Nashorn, initially known as Hornisse, was a German tank destroyer of World War II. It was developed as an interim solution in 1942 by equipping a light turretless chassis with the Pak 43 heavy anti-tank gun. Though only lightly armoured and displaying a high profile, it could frontally penetrate any Allied tank at long range, and its relatively low cost and superior mobility to heavier vehicles ensured it remained in production until the war's end.
The Hornisse/Nashorn was issued to the heavy antitank battalions (schwere Panzerjäger-Abteilungen), with which six would eventually be equipped: schwere Panzerjäger Abteilung 560, 655, 525, 93, 519 and 88. Each battalion was equipped with 45 Nashorns.
Nashorn's gun was a variant of Pak 43, one of the most effective anti-tank guns deployed during the war and closely related to guns used later for Ferdinand/Elefant, Tiger II, and Jagdpanther. Its tungsten carbide–cored round, Pzgr. 40/43, was capable of penetrating 190 mm of rolled steel armour at a 30° angle of impact at a distance of 1,000 m. The gun's tremendous performance enabled Nashorn to penetrate the front plating of any Allied armoured vehicle and to engage enemy while staying out of range themselves.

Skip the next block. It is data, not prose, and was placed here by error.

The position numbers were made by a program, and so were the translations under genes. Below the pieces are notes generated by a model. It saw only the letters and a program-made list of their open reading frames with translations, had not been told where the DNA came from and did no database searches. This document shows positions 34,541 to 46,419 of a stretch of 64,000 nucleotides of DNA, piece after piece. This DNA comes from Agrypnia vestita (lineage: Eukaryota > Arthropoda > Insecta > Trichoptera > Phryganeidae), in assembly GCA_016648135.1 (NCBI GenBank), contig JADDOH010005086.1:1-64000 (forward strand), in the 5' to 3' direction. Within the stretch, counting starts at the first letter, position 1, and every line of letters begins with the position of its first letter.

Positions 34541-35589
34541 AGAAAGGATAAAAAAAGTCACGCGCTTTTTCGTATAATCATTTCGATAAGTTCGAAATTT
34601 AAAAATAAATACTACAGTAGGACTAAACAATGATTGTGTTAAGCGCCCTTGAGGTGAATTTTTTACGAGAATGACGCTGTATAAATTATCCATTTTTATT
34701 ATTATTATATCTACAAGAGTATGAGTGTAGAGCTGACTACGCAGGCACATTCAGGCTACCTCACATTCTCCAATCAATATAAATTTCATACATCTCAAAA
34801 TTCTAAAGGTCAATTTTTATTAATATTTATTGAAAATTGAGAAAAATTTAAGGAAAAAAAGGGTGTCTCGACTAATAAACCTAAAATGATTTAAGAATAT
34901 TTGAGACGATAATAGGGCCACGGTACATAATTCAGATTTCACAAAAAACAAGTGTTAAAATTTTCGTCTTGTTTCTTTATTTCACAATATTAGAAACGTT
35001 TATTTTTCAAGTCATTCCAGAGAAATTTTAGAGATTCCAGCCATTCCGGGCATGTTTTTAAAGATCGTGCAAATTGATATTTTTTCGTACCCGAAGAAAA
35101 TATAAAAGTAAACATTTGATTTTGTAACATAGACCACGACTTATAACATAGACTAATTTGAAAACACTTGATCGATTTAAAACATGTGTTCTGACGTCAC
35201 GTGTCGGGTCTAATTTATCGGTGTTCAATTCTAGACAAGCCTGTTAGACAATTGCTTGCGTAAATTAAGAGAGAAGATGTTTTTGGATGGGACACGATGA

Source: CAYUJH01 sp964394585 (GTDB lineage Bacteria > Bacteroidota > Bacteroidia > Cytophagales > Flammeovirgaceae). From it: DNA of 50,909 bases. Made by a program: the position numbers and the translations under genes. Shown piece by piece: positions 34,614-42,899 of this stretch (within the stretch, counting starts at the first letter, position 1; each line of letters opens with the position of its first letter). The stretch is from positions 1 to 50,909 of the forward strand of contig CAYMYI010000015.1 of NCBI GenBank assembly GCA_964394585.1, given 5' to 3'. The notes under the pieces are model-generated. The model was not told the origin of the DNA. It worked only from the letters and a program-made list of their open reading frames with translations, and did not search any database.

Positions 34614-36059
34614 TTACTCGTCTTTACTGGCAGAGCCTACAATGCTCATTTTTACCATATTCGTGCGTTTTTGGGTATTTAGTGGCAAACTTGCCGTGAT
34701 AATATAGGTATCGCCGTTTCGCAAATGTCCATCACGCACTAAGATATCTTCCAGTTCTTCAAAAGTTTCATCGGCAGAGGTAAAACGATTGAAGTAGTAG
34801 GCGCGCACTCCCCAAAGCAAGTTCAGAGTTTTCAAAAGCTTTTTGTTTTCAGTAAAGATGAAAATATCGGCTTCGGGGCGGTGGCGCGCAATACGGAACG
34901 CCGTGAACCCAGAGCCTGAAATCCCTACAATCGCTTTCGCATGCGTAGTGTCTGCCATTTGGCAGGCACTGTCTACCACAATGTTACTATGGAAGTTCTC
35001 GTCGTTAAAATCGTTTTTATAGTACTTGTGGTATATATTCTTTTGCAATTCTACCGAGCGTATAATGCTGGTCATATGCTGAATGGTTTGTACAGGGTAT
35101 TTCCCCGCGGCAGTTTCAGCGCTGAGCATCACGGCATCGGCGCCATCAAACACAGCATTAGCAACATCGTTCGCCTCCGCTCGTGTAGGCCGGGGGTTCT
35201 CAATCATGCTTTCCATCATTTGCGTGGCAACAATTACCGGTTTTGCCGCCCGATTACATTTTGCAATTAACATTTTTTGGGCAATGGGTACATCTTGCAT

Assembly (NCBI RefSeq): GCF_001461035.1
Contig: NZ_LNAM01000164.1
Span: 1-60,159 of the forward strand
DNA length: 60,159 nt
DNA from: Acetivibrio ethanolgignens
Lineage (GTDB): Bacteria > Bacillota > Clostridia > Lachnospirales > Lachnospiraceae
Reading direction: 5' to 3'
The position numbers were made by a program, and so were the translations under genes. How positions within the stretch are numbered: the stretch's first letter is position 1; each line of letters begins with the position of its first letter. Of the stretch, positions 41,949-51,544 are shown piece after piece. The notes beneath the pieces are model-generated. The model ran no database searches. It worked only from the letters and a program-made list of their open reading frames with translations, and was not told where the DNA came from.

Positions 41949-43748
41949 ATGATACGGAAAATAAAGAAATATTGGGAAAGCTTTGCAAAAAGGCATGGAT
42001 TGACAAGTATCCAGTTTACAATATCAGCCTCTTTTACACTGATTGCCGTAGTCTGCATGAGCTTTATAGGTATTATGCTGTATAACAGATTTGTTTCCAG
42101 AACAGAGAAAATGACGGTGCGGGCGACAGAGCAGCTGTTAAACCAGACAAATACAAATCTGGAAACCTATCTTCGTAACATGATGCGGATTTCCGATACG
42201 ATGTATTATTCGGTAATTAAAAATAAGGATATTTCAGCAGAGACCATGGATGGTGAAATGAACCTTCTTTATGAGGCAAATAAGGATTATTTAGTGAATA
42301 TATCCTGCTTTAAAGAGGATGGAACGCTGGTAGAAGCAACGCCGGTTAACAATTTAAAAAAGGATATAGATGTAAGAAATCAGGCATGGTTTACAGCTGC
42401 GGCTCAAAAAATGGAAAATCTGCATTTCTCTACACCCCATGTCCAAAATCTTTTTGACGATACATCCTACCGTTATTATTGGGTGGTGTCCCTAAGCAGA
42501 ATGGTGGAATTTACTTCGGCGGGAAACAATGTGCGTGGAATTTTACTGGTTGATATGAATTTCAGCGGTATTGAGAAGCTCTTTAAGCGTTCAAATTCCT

The Hornisse/Nashorn made its debut during the Battle of Kursk, where they performed well. The ability to engage the enemy at long distances negated the disadvantages of light armour and a high profile and revealed the weapon was suited to the open, flat landscape of much of Russia.
Twee uitvoeringen mogelijk;
Unbekannte Panzerjägereinheit, Ostfront, 1943.
Unbekannte Panzerjägereinheit, Seelower Hühen, 1945.
Aantal onderdelen; 184.